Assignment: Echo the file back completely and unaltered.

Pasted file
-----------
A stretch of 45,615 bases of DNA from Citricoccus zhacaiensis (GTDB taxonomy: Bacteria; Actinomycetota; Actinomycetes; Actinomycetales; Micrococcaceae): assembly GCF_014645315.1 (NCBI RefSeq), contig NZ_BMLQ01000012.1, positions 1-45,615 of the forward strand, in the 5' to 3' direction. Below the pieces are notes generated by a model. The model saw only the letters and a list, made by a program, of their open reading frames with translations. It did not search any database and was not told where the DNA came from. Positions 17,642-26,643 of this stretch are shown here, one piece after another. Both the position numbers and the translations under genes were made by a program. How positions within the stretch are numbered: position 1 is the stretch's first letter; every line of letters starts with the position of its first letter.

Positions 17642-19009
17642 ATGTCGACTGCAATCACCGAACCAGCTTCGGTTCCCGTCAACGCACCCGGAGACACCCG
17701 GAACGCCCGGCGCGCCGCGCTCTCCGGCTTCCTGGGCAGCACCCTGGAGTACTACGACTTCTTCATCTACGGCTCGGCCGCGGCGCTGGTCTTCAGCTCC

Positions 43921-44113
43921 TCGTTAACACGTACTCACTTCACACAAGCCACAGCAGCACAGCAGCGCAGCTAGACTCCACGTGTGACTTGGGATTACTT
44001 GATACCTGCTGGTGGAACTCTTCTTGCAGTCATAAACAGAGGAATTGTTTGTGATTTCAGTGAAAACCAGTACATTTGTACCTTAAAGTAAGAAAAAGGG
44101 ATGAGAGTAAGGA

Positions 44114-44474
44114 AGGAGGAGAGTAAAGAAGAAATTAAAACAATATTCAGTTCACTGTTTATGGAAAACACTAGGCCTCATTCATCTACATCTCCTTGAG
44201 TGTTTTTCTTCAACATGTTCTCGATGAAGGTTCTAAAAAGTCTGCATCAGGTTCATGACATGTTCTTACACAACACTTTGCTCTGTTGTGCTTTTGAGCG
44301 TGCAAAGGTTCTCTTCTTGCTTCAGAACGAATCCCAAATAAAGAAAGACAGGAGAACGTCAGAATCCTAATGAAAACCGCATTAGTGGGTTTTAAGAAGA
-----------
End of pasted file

A stretch of 45,615 bases of DNA from Citricoccus zhacaiensis (GTDB taxonomy: Bacteria; Actinomycetota; Actinomycetes; Actinomycetales; Micrococcaceae): assembly GCF_014645315.1 (NCBI RefSeq), contig NZ_BMLQ01000012.1, positions 1-45,615 of the forward strand, in the 5' to 3' direction. Below the pieces are notes generated by a model. The model saw only the letters and a list, made by a program, of their open reading frames with translations. It did not search any database and was not told where the DNA came from. Positions 17,642-26,643 of this stretch are shown here, one piece after another. Both the position numbers and the translations under genes were made by a program. How positions within the stretch are numbered: position 1 is the stretch's first letter; every line of letters starts with the position of its first letter.

Positions 17642-19009
17642 ATGTCGACTGCAATCACCGAACCAGCTTCGGTTCCCGTCAACGCACCCGGAGACACCCG
17701 GAACGCCCGGCGCGCCGCGCTCTCCGGCTTCCTGGGCAGCACCCTGGAGTACTACGACTTCTTCATCTACGGCTCGGCCGCGGCGCTGGTCTTCAGCTCC

Positions 43921-44113
43921 TCGTTAACACGTACTCACTTCACACAAGCCACAGCAGCACAGCAGCGCAGCTAGACTCCACGTGTGACTTGGGATTACTT
44001 GATACCTGCTGGTGGAACTCTTCTTGCAGTCATAAACAGAGGAATTGTTTGTGATTTCAGTGAAAACCAGTACATTTGTACCTTAAAGTAAGAAAAAGGG
44101 ATGAGAGTAAGGA

Positions 44114-44474
44114 AGGAGGAGAGTAAAGAAGAAATTAAAACAATATTCAGTTCACTGTTTATGGAAAACACTAGGCCTCATTCATCTACATCTCCTTGAG
44201 TGTTTTTCTTCAACATGTTCTCGATGAAGGTTCTAAAAAGTCTGCATCAGGTTCATGACATGTTCTTACACAACACTTTGCTCTGTTGTGCTTTTGAGCG
44301 TGCAAAGGTTCTCTTCTTGCTTCAGAACGAATCCCAAATAAAGAAAGACAGGAGAACGTCAGAATCCTAATGAAAACCGCATTAGTGGGTTTTAAGAAGA